GREEN BAY – For all that Mike McCarthy liked about the Packers’ 21-17 preseason victory in Washington, the film review showed his team is far from a finished product.
“It’s not like we came out of last night’s game saying we got everything fixed,” McCarthy said on Sunday. “That’s not practical. It’s not our message.”
Some position groups improved, but they still have room for growth. Fundamentals like tackling and ball security were better but not polished.
The preseason is halfway done, and the other half remains important.
“It’s part of the plan, it’s part of the process,” McCarthy said. “Every year you have to move forward as a team through training camp to get where you want to.”
McCarthy touched on several units as he reviewed the game.
He felt the No. 2 offensive line improved from the first game overall despite some “tough moments” for individuals. Too many mental errors bogged the unit down.
He saw progress from the young running backs in getting yards after contact and in pass protection. Their decision-making on handoffs was better but “still not good enough.”
The play of the cornerbacks stood out, and McCarthy credited second-year pro Josh Hawkins for earning the best grade of the group.
Even with Davon House (hamstring) and Damarious Randall (concussion) currently sidelined, the unit is still healthier than last year, when players were limited or missing practice regularly.
The corners will likely get a stronger test next week from a more explosive Denver receiving corps, but the growth of young players like Hawkins, Quinten Rollins and Kevin King has been evident throughout camp.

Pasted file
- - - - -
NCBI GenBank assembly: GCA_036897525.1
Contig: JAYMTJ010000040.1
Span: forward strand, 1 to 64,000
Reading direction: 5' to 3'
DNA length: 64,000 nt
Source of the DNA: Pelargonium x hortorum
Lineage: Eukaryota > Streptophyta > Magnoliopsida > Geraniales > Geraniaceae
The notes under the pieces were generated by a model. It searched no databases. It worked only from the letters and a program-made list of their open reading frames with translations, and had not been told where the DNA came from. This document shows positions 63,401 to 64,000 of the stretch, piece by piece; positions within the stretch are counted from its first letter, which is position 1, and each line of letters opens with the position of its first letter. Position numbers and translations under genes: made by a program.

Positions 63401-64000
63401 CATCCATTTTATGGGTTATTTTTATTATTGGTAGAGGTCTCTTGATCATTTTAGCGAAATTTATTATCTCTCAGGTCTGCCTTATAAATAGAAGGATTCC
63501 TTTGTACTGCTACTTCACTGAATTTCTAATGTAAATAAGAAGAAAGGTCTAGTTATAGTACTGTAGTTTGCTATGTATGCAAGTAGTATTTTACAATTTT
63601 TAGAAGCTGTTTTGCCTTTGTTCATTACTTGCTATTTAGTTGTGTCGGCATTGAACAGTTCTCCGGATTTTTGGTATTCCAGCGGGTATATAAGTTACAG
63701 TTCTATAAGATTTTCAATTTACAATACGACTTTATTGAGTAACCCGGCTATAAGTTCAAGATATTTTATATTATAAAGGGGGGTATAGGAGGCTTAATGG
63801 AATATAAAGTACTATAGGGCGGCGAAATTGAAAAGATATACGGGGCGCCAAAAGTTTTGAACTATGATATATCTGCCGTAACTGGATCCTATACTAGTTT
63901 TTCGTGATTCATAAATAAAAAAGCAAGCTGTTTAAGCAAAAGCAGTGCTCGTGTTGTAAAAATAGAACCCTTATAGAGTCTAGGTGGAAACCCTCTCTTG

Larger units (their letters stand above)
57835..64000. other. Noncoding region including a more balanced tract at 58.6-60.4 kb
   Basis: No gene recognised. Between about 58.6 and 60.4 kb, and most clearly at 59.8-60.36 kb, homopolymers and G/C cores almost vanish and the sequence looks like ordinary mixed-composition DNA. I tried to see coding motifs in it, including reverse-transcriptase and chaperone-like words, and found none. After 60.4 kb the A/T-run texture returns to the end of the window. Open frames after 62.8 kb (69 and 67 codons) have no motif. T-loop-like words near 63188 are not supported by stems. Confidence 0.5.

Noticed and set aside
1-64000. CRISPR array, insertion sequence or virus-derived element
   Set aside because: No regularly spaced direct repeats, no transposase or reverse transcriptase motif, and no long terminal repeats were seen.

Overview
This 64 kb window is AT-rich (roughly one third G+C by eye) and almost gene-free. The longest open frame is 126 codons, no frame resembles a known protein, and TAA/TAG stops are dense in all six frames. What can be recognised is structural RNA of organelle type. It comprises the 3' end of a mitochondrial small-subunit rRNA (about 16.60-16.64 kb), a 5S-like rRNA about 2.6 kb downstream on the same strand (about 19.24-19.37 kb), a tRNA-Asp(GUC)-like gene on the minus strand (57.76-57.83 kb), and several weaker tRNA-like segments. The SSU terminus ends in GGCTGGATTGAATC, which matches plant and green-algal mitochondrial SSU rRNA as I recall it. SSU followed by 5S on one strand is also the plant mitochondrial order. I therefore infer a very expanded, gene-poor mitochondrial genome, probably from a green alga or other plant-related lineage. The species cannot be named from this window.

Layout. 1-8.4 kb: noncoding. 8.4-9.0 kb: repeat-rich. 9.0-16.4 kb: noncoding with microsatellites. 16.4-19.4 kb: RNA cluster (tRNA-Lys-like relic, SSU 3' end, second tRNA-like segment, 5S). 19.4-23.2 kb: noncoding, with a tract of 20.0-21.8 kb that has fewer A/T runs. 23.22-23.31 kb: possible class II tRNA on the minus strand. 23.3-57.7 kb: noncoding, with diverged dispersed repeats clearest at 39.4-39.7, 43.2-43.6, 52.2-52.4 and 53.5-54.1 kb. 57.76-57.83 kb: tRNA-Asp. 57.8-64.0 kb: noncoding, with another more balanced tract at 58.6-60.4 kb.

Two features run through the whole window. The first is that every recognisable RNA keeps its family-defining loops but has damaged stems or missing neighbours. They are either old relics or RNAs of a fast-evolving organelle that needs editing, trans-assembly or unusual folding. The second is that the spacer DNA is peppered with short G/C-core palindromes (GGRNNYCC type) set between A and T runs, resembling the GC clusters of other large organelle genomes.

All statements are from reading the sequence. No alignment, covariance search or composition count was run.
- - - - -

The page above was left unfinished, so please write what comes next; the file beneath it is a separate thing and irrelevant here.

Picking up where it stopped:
“The competition is thicker this year, and we will definitely benefit from it,” McCarthy said.
No injury updates were provided, and the Packers have adjusted their practice schedule this week. Tuesday’s practice has been pushed back three hours, to 3:15 p.m. CT, and Wednesday’s has been pushed back one hour, to 12:45 p.m. CT.
After Saturday night’s game, QB Aaron Rodgers said he anticipates playing more in next week’s preseason trip to Denver.
Rodgers got one drive in Washington and made the most of it, directing a 15-play, 75-yard touchdown march. Last year, Rodgers played only in the third preseason game, so last night’s appearance was a change.
McCarthy emphasized the work wasn’t as much for Rodgers as it was for the entire first offensive unit to work together once in a game before next week’s more extended rehearsal.
“He gets the whole thing started,” McCarthy said. “The ability to play with that tempo … stress yourself, the conditioning, all those things. It was clearly a reflection of Aaron being in the game.”